Plus: Holiday health, delicious smoothies, where to buy kidsâ€™ swimwear, and more
Come On In, the Waterâ€™s Fine!
Go with the flow at Spaview Hot Spring World
Eau Summer! The coolest swimming spots, splashiest fountains, wildest rides, and top water activities
Students from WAB and BCIS protect our blue planet
JULY 2015 CONTENTS
Teen Drug Use: Advice for Parents
Handling the issue with your kids
Mid-western fare at waterside Windy City
Food for Thought
News and announcements around town
The Brewer-Elsayed family whizz up a fruity smoothie
Perfect pancakes with I Crepes you NOT!
What’s Fun In
Mane Synergy’s natural and organic hair care
Splash, spray, sprinkle, and squirt at Water Cube Water Park
Pensive Tatenda brightens up at Leader’s Salon and Barber Shop
Relax at Spaview Hot Spring World
The Natural Path
Melissa Rodriguez has all the juicy details
Mind Over Matter
The Anderson-Fizpatrick family discovers Guilin and Yangshuo
George Hu on helping your child through major changes
WAB and BCIS students take on ecological conservation projects
Here Comes the Sun
Keeping healthy and safe all summer long
BSB Shunyi students spout off on water issues
Artwork from Beijing World Youth Academy students
JULY 2015 CONTENTS
Christopher Lay’s daughter faces a phobia
7 8 12 64
Swimming is a balancing act for Ember Swift’s family
Happenings in Beijing’s international family scene
The Masili-Hu family shares their favorite hangouts in Beijing
A Wave of Hope
NGO Thirst on sustainable water usage
Get an urban dip, dive, or dunk
Beijing’s best fountains
Keep Your Cool
Creeks, gulches, and gullies outside the city
Water-ver Floats Your Boat
Aquatic sports and activities
Editor’s Note July Events New Arrivals The Circuit Family Favorites
ON THE COVER: American Sky Novak (age 22 months) and her brother Tiger (5) love the water, and little wonder; their parents, Sunny GuoNovak and Shane Novak are co-founders of baby swim business Mookey Swim, operating six centers in Beijing, with several more in Shanghai due to launch this year. Sky began getting in the water before she was 1 month old, so was the perfect choice to be our baby-mermaid. She likes swimming underwater, playing with toys, and generally having fun. Photography by Dave PiXSTUDIO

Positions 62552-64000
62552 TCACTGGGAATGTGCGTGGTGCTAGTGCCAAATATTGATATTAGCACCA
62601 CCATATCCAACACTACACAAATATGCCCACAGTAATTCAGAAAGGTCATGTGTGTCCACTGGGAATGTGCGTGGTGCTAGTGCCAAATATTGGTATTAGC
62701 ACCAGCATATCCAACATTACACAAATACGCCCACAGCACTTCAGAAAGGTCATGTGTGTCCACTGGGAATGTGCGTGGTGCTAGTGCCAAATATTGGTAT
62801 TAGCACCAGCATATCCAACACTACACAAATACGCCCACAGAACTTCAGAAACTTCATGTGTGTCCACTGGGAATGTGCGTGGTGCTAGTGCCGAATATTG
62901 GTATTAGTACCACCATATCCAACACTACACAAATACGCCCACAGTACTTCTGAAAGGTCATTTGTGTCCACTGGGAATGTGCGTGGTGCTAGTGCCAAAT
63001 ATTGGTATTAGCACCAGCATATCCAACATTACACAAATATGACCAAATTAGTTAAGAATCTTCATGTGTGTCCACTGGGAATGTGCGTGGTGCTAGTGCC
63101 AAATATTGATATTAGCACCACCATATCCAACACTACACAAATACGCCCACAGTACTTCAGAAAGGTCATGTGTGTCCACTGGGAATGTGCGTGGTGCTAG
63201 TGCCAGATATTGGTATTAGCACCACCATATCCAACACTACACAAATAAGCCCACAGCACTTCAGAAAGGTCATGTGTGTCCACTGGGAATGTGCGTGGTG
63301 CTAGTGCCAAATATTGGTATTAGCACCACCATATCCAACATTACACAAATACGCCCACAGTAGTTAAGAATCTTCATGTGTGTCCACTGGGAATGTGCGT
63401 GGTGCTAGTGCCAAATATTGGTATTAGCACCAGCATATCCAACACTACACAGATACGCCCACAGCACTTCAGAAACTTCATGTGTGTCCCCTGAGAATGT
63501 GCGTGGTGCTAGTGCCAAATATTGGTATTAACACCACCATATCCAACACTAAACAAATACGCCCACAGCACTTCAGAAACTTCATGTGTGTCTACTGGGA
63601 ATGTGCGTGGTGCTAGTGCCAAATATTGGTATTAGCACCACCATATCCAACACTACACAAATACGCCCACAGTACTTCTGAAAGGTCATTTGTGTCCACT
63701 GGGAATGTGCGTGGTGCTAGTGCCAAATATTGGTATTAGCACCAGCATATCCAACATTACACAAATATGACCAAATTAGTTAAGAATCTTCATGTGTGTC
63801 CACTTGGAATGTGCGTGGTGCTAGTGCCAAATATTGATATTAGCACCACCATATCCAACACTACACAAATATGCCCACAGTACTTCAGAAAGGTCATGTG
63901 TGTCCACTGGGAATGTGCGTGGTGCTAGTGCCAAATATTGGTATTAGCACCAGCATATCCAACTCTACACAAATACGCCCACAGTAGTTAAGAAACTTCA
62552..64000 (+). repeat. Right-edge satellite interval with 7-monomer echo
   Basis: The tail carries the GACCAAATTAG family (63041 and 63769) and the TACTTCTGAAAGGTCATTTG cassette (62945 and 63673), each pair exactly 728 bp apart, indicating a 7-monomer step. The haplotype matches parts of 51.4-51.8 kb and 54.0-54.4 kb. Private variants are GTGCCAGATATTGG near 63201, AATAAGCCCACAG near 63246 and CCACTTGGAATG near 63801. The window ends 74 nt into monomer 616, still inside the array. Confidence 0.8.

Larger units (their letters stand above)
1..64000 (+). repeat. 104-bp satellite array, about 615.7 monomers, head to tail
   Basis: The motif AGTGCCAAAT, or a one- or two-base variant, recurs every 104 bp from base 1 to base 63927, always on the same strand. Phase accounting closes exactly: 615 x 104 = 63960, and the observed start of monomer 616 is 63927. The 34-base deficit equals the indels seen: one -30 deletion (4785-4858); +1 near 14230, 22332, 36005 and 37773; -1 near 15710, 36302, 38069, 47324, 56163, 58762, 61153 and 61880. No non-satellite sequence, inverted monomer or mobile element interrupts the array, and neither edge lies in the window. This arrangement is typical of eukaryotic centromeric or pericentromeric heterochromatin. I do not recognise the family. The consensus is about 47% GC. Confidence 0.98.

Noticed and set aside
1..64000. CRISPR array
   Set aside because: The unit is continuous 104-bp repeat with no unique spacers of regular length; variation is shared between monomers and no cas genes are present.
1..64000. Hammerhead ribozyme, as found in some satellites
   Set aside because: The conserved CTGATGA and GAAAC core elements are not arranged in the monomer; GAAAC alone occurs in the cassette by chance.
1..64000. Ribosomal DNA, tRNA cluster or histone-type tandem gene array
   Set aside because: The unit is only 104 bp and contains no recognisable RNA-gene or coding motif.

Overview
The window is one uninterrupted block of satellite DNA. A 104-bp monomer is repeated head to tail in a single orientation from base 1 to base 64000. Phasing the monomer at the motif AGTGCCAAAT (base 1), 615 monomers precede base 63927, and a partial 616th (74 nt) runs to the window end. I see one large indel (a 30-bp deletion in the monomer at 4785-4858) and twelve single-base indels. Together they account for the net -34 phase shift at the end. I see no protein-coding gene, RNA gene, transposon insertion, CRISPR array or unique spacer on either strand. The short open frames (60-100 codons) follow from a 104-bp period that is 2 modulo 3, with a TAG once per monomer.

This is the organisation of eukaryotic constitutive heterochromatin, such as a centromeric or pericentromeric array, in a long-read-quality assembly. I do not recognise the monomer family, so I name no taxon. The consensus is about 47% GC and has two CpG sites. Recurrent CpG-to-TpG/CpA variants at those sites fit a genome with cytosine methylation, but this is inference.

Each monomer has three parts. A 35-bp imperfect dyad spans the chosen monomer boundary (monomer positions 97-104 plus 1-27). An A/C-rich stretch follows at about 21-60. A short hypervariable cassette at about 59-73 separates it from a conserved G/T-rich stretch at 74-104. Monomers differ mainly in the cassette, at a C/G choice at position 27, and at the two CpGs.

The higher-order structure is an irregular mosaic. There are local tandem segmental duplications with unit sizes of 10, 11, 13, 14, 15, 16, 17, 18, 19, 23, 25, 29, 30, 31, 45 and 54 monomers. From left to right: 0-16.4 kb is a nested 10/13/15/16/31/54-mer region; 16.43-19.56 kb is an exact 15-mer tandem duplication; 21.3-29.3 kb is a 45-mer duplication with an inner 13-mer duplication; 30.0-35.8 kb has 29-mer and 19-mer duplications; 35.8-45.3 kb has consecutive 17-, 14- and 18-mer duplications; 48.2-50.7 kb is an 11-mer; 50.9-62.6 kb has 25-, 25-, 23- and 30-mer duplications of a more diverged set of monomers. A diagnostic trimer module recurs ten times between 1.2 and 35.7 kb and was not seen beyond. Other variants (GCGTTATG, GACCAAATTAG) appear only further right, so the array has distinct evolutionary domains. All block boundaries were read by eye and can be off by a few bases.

WOMEN OF CHINA English Monthly Sponsored and administrated by ALL-CHINA WOMEN’S FEDERATION Published by WOMEN’S FOREIGN LANGUAGE PUBLICATIONS OF CHINA Publishing Date: July 1, 2015
Adviser 顾 问
2015 年 7 月（下半月）
WOMEN OF CHINA English Monthly 中华全国妇女联合会主管/主办 中国妇女外文期刊社出版 本期出版时间: 2015年7月1日
彭 云 PENG PEIYUN 全国人大常委会前副委员长 Former Vice-Chairperson of the NPC Standing Committee
Adviser 顾 问
顾秀莲 GU XIULIAN 全国人大常委会前副委员长 Former Vice-Chairperson of the NPC Standing Committee
Director and Editor-in-Chief 社长 · 总编辑
Yun Pengju 恽鹏举
Chief Editor 主编
Wei Liang 位亮
Contributing Editor Shunyi Correspondent Contributors
Sijia Chen Sally Wilson Ember Swift, Dr. George Hu, Christopher Lay, Melissa Rodriguez
Editorial Consultant 编辑顾问 Director of Sales Department 广告发行经营部主任 Tel 电话 Legal Adviser 法律顾问 Advertising Agency 广告代理 Advertising Hotlines 广告热线 Printing 印刷
ROBERT MILLER (Canadian) 罗伯特 · 米勒 (加拿大) XIA WEI 夏巍 5779 8877 LI XUESEN 李雪森 Immersion International Advertising (Beijing) Co., Limited 深度体验国际广告(北京)有限公司 5941 0368/69/72/77/78/79 TOPPAN LEEFUNG CHANGCHENG PRINTING (BEIJING) CO., LTD. 北京利丰雅高长城印刷有限公司
WOMEN OF CHINA English Monthly 《中国妇女》英文月刊 15 Jianguomennei Dajie, Beijing 100730, China 中国北京建国门内大街15号 邮编:100730
The beijingkids Board A Publication of
True Run Media 出版制作
Lana Sultan has been in Beijing with her husband, son, and daughter since 2013. Prior to that, she lived in Saudi Arabia, the US, the UK, and Spain. Lana is the author of four children’s books and is currently working on her fifth. Contact her at lana.sultan@ gmail.com or visit www.lanasultan.com.
Immersion International Advertising (Beijing) Co., Limited 广告代理
深度体验国际广告（北京）有限公司 Telephone/电话: 5779 8877
When AJ Warner is not with his two sons, he’s coaching Chinese students on how to get admitted to the top 30 US universities. He also guides Chinese families through the process of sending their child to the US for high school and related homestays. Contact him at email@example.com.
Advertising Hotlines/广告热线： 5941 0368/69/72/77/78/79
Mike Signorelli CEO and Founder Michael Wester Owner and Co-Founder Toni Ma Managing Editor Aisling O’Brien School Editor Yvette Ferrari
Mike arrived in Beijing in 1994 as a student and has called China home ever since. He has held several senior management roles over the past 20+ years, including his last corporate job with NBA China. Mike is the founder of Signature Wine, China’s first independent subscription wine club. Contact him at firstname.lastname@example.org.
Web Editor Nimo Wanjau Contributing Editor Sijia Chen Shunyi Correspondent Sally Wilson Brand/Comunications Manager Lareina Yang Key Events Manager Tina Wang Art Director Susu Luo Production Manager Joey Guo Principal Designer and Illustrator Micky Pan